Loci (2008)

Mathematical Brooding over an Egg, André Heck

Dynamic geometry software like Cabri Geometry, Cinderella, and Geometer's Sketchpad are computer programs that turn out to be very suitable tools at secondary school level for investigations and experimentations in plane geometry. To a certain extent they can also be used for studying topics in analysis. What complicates the latter type of use of dynamic geometry software is that the descriptive geometry approach and the analytical geometry approach are, in most packages, not at an equal level. Analytical expressions for geometrical objects can be obtained by introducing a coordinate system. But conversely, coordinates and algebraic equations can not be used to define geometrical objects. This imbalance motivated Markus Hohenwarter (2007a) to develop GeoGebra as a dynamic mathematics program in which geometrical and algebraic representations are bi-directionally connected. Noticeable in the applications in both domains is that the information technology use is relatively close to the problems and figures that one finds in mathematics textbooks. The main difference is the dynamic nature of the computer program. This observation also holds in many classroom projects in which a realistic situation is investigated with a dynamic geometry package. An example is the German project Mathematik rund ums Ei [in German; Mathematics about Eggs], in which students investigated the shape of an egg, amongst other things, and estimated the volume and surface area of an egg. Students used the dynamic geometry package Cinderella only to construct egg-shaped curves; a real egg was quickly out of sight.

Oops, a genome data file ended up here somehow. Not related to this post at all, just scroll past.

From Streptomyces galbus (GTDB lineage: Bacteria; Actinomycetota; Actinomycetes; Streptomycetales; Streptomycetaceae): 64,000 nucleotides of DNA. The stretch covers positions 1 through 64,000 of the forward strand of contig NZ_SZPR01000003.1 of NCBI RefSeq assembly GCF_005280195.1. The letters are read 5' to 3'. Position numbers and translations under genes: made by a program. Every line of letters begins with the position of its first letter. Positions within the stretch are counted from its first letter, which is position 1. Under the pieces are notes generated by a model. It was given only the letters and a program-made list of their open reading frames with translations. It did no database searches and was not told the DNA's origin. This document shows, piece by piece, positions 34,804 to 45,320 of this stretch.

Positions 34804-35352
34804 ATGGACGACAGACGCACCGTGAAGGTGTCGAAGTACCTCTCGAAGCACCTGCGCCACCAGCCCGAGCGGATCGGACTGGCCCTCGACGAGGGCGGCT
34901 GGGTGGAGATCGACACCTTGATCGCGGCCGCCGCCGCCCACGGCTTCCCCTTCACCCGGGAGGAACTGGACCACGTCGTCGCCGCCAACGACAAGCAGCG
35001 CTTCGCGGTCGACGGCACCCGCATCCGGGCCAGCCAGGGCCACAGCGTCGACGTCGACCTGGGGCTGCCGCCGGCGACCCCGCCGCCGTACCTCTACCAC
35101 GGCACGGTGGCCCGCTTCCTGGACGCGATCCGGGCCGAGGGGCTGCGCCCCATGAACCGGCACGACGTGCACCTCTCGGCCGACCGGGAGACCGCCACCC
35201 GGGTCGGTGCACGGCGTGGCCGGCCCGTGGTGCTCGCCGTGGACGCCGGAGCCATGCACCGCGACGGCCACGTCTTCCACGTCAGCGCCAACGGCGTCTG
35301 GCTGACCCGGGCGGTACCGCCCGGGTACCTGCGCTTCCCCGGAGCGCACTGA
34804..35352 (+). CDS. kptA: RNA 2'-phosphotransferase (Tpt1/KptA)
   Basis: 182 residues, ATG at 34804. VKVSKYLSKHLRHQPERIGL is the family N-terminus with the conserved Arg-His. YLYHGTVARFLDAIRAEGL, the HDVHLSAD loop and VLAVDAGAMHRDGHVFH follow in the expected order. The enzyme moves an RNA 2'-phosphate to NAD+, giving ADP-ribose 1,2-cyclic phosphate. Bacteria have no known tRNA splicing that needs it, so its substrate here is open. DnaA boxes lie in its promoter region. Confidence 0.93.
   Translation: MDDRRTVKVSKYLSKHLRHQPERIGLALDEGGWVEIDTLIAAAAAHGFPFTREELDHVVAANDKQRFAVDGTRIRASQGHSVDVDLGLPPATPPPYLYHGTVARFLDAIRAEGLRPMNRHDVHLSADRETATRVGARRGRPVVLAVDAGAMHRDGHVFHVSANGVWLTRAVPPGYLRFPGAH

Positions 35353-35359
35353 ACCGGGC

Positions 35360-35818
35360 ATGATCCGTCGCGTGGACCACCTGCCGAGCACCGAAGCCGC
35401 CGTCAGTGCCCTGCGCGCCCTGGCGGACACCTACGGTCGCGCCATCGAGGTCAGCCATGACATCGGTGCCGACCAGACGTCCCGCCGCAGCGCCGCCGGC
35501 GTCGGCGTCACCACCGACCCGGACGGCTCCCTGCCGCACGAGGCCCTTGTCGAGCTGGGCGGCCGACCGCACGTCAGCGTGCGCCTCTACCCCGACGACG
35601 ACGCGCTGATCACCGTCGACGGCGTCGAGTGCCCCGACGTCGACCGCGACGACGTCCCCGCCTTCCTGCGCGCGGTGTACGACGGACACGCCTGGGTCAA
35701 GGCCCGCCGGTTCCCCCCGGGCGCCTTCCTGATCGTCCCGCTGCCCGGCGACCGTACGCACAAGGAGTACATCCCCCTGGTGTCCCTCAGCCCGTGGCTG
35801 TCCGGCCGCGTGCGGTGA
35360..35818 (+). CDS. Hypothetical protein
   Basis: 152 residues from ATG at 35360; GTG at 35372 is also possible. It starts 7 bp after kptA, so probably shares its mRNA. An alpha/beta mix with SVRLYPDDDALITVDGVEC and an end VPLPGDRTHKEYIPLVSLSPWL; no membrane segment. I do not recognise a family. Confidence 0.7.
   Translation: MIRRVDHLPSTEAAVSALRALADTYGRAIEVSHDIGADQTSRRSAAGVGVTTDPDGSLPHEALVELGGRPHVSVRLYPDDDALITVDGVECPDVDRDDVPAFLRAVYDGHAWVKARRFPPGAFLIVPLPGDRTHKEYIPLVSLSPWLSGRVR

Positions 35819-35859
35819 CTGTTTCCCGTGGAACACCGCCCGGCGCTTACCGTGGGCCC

But this can be done differently in dynamic geometry packages that allow dynamic use of digital images. Cabri II Plus, Cinderella, Geometer's Sketchpad and GeoGebra are examples of such packages in which a digital image may serve as a background for a geometric construction and may even be dynamically connected with geometric objects in a construction. This offers various opportunities to create a strong connection between mathematics and the real world, for example in the form of a practical investigation task. In this article I illustrate the mathematical investigation of a real egg, using the free and multi-platform dynamic mathematics package GeoGebra. The following research question is discussed in particular: "What is the volume and surface area of a given hen's egg?" Here, algebra and geometry go hand in hand. In the last section of this article I briefly discuss opportunities that measurement and manipulation of digital images in a dynamic geometry package offer in education on mathematical modeling. I hope and expect to give an inspiring example the use of information technology in a practical investigation in which mathematics is linked with doing experiments with an object from daily life.